MOSCOW — Responding to a new round of economic sanctions by the United States, President Vladimir V. Putin of Russia lashed out late Wednesday against what he called America’s “aggressive foreign policy,” which he said had caused havoc in the Middle East, and accused the United States of pushing the Ukrainian government to continue fighting rather than encouraging peace.
Mr. Putin, speaking to reporters in Brasília, where he is winding up a trip through central and South America, warned that the American sanctions would backfire.
“I have already said they tend to have a boomerang effect, and without any doubt, in this case they are driving Russian-American relations to an impasse, causing very serious damage,” Mr. Putin said, according to a Kremlin transcript. “And I am convinced that this is harmful to the national long-term strategic interests of the American state, the American people.”
Mr. Putin said that rather than imposing sanctions like those announced in Washington on Wednesday against Russian banks and energy companies in retaliation for Moscow’s intervention in Ukraine, the Obama administration should be working to end the bloodshed in Ukraine, where pro-Russian separatists have been fighting the government since early April.
Although there is evidence that Russia has been supporting the insurgents with weapons, tanks and other equipment, and some of the leaders of the insurgency have identified themselves as Russian citizens, Mr. Putin said that the United States should do more to assist Russian efforts to achieve a peace agreement.
“This must be done together — it must be jointly, of course, to encourage all sides in the conflict in Ukraine to an immediate end to hostilities and negotiate,” Mr. Putin said. “Unfortunately, we don’t see this on the side of our partners, especially the American partners, who it seems to me on the contrary are pushing the Ukrainian authorities to the continuation of this fratricidal war and the continuation of this punitive operation. This policy has no prospects.”
Mr. Putin, who has never hidden his disdain for American foreign policy in the Middle East, once again held up the region as evidence of failed interventionism on the part of Washington.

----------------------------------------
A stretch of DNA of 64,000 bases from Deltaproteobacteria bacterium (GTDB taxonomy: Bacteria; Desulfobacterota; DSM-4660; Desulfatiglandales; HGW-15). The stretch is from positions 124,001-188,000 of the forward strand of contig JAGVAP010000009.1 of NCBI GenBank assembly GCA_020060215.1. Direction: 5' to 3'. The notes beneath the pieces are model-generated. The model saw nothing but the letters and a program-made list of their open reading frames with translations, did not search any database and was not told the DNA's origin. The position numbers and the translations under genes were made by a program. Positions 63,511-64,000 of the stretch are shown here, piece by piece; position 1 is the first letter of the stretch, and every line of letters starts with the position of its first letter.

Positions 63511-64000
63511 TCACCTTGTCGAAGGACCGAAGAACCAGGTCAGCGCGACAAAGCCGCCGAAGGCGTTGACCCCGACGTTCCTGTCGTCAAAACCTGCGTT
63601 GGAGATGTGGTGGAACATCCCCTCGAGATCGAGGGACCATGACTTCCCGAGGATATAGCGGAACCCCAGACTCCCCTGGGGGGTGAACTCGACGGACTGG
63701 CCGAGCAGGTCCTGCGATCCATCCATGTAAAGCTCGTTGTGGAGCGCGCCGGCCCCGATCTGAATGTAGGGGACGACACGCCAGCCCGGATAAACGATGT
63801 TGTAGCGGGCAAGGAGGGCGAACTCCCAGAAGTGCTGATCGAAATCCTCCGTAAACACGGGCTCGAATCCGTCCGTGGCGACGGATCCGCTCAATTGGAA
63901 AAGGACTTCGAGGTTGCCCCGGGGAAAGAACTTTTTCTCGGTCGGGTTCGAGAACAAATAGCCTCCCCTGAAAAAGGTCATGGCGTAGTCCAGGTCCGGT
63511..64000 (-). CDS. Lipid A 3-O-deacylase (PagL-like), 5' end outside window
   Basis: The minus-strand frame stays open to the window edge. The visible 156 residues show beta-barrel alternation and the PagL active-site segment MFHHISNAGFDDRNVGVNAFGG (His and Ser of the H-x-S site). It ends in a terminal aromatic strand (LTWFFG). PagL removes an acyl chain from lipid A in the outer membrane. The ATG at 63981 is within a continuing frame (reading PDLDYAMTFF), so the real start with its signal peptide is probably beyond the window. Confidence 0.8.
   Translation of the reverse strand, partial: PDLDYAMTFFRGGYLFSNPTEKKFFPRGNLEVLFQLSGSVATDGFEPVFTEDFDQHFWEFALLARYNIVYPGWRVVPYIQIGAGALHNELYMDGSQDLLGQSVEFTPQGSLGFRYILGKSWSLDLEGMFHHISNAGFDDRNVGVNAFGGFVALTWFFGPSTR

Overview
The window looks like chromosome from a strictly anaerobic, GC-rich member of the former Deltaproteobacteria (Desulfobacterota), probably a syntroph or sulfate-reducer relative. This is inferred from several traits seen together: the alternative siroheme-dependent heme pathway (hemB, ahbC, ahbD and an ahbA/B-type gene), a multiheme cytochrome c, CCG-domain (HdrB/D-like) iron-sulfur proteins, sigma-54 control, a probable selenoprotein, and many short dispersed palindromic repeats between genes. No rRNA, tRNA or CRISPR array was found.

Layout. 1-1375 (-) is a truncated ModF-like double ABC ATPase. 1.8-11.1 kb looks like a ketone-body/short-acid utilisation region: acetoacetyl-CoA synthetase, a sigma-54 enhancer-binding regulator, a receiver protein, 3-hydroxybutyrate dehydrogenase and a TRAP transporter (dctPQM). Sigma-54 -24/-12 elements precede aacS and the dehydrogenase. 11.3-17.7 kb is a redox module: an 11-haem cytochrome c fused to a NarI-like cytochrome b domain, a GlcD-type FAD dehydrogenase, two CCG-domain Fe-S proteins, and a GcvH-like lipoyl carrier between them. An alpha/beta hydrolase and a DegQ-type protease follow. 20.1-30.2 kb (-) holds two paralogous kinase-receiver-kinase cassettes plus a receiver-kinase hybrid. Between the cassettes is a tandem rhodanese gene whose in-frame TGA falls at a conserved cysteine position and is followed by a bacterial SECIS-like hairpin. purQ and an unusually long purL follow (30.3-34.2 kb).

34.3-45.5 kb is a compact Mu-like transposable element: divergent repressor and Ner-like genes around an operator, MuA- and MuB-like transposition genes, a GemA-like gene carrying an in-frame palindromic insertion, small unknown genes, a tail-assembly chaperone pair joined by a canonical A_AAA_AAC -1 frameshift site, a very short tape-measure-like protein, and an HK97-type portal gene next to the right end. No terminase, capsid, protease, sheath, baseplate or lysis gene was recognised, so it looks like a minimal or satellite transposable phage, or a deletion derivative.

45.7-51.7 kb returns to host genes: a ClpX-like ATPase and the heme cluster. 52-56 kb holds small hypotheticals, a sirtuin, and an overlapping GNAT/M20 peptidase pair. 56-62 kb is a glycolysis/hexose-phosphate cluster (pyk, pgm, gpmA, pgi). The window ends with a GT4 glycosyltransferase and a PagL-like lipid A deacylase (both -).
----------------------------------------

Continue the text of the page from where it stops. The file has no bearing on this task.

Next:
“In general I would say that those who are planning foreign policy actions in the United States — unfortunately we are not seeing it only in recent times, but say, the last 10-15 years — they conduct quite aggressive foreign policy and, in my opinion, very unprofessional,” Mr. Putin said.
“Look: In Afghanistan, problems. Iraq is falling apart, Libya is falling apart. If General Sisi had not taken Egypt in hand, Egypt no doubt would now be wasted and feverish. In Africa, there are problems in many countries. They touched Ukraine, and there are problems.”
Mr. Putin said that he remained open to negotiations with the United States. “It is a pity that our partners are going on this way, but we have not closed the door to negotiations, to resolve this situation,” he said.
While Mr. Putin seemed unbowed, even bellicose, in his response, the Russian financial markets had a different reaction. The benchmark Russian stock index, MICEX, fell 2.5 percent at opening Thursday, while shares in two of the companies targeted by sanctions — the oil giant Rosneft and the energy company Novatek — declined even further.
Analysts said the American sanctions would carry a sharp bite. “This represents a seismic hit to Russia, and to Russian markets,” wrote Timothy Ash, a market analyst with Standard Bank in London, who follows Russia and Ukraine closely. “With such prominent companies sanctioned, questions will now be asked which other Russian companies will next be on the list.”
Mr. Ash said he believed that the Obama administration was hoping to prevent Russia from intervening further in Ukraine and to give President Petro O. Poroshenko’s military operation more time to quash the insurrection. Mr. Ash also played down the importance of the European Union’s decision to not to impose additional sanctions of its own immediately.
“It does not really matter what the E.U. itself does, but the fact that these Russian companies are being sanctioned by the U.S. will force European companies with business interests in the U.S. to comply,” he wrote. “Every Western business is ultimately forced to comply.”